If you use Facebook, you’ve probably seen a few of your friends imploring you to copy and paste their status so you don’t have to pay a subscription service to keep your posts and messages private.

There have been two statuses circulating on our feeds – and they’ve actually been around for a couple of years.

One of these statuses claims to be a legally binding statement that protects your photos from copyright infringement, this status goes back to 2012.

It says: “As of September 28th , 2015 at 10:50p.m, I do not give Facebook or any entities associated with Facebook permission to use my pictures, information, or posts, both past and future. By this statement, I give notice to Facebook it is strictly forbidden to disclose, copy, distribute, or take any other action against me based on this profile and/or its contents.”

The other status is regarding a supposed £5.99 subscription fee for Facebook to keep your account free and keep  your photos, statuses, videos etc private.

It says Now it’s official! It has been published in the media. Facebook has just released the entry price: £5.99 ($9.10) to keep the subscription of your status to be set to “private.”

“If you paste this message on your page, it will be offered free (I said paste not share) if not tomorrow, all your posts can become public. Even the messages that have been deleted or the photos not allowed. After all, it does not cost anything for a simple copy and paste.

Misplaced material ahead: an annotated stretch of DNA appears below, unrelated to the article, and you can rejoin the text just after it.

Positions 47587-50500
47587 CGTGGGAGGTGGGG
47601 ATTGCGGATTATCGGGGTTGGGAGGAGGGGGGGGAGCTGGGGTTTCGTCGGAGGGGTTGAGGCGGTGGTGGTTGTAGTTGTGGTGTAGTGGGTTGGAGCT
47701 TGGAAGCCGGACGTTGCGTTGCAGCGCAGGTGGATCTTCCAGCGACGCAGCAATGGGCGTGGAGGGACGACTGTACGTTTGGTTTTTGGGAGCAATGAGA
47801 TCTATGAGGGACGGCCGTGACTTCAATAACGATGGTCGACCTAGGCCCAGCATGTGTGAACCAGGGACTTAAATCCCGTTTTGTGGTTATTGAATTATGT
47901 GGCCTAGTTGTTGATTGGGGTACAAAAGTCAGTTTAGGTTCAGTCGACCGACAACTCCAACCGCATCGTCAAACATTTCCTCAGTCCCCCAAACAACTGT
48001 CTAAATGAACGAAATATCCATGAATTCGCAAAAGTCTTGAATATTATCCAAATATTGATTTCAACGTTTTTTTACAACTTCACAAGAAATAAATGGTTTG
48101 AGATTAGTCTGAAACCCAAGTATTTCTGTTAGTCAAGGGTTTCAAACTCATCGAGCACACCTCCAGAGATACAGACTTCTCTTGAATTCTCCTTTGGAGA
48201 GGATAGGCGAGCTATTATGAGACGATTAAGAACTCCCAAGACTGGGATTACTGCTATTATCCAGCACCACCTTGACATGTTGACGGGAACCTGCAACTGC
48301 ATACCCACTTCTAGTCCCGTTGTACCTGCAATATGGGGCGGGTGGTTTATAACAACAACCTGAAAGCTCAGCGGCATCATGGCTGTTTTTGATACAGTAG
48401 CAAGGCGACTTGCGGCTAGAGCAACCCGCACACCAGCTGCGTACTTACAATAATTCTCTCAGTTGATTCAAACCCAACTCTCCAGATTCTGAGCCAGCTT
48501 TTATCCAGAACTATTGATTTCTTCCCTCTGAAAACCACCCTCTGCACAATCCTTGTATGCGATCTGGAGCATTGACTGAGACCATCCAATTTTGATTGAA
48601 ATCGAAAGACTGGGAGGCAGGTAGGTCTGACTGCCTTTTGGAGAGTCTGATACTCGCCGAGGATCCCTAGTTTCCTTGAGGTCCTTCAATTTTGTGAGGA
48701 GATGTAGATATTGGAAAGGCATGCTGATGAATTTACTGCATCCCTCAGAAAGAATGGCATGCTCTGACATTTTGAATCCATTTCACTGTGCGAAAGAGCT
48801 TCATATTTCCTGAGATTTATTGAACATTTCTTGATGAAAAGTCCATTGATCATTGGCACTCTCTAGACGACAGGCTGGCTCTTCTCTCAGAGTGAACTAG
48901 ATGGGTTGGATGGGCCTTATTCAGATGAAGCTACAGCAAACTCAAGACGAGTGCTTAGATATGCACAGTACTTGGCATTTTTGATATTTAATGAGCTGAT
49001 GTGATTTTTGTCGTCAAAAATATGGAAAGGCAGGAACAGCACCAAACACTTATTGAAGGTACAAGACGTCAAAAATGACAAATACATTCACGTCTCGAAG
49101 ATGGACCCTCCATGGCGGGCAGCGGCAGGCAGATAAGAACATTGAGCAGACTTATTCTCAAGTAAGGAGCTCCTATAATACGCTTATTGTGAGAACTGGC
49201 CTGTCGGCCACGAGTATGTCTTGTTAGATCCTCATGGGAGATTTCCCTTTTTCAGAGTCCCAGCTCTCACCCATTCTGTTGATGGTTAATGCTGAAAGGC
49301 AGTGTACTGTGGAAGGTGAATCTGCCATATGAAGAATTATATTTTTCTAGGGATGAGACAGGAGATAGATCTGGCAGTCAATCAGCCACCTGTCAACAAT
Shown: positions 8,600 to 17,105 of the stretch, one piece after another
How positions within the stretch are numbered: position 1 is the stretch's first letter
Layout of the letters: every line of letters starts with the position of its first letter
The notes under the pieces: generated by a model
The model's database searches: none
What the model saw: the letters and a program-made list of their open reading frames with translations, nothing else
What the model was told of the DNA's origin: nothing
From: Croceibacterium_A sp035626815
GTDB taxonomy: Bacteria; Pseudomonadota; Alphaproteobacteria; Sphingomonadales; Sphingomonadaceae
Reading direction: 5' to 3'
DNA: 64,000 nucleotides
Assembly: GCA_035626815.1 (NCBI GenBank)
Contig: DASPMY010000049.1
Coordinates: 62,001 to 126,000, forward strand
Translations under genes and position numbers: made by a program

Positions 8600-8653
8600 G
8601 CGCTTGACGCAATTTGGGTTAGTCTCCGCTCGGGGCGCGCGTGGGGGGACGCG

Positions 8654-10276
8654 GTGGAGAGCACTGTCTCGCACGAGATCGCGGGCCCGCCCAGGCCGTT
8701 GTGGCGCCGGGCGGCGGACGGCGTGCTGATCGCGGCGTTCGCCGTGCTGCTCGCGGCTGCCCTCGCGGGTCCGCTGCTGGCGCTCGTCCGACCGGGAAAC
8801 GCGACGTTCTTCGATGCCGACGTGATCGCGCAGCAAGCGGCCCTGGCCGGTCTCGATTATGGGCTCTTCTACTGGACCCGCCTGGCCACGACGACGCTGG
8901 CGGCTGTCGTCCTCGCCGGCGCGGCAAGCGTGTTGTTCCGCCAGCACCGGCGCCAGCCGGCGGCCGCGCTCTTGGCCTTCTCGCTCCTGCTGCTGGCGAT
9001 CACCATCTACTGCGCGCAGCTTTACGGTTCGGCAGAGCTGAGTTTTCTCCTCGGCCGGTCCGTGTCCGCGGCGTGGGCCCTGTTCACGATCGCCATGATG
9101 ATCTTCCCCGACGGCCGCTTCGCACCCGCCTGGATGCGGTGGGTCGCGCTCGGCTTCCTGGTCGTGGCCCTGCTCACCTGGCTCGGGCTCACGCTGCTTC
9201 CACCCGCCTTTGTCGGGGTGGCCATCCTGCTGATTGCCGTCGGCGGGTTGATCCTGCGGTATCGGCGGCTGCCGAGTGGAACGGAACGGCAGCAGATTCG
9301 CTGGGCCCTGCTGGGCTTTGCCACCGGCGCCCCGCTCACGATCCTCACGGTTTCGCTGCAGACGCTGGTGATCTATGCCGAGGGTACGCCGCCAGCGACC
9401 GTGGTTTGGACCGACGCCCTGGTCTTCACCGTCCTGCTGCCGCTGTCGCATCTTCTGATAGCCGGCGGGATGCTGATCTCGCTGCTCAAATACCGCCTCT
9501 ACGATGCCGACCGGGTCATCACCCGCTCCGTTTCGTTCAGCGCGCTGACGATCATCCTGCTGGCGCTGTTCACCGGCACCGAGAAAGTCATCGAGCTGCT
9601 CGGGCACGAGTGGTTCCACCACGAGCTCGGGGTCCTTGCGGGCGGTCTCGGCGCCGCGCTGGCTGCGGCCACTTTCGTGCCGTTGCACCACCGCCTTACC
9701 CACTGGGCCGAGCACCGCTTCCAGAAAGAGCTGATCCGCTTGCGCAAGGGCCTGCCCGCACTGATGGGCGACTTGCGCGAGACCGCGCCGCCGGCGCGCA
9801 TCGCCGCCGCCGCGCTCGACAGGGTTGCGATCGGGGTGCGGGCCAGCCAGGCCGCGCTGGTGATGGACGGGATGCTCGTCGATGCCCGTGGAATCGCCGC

It is not surprising to see that many people have fell for these hoaxes but Facebook officials have reassured their users that this is not the case and that “Anyone who uses Facebook owns and controls the content and information they post, as stated in our terms. They control how that content and information is shared. That is our policy, and it always has been.” – Facebook

They have also re-affirmed that they do not intend on charging their users to keep their personal content private “There is a rumor circulating that Facebook is making a change related to ownership of users’ information or the content they post to the site. This is false. Anyone who uses Facebook owns and controls the content and information they post, as stated in our terms. They control how that content and information is shared. That is our policy, and it always has been.”- Facebook

However, anything posted while you are a member of Facebook does indeed belong to Facebook. It is stated clearly in their terms and conditions that “For content that is covered by intellectual property rights, like photos and videos (IP content), you specifically give us the following permission, subject to your privacy and application settings: you grant us a non-exclusive, transferable, sub-licensable, royalty-free, worldwide license to use any IP content that you post on or in connection with Facebook (IP License).”  By being a member of Facebook you agree to these terms so they own everything you post unless you de-activate and delete your account.
Unfortunately, no status you post will affect Facebook’s stance on the matter.
So what is your opinion, are you happy for Facebook to own your content? Let us know in the comment section below.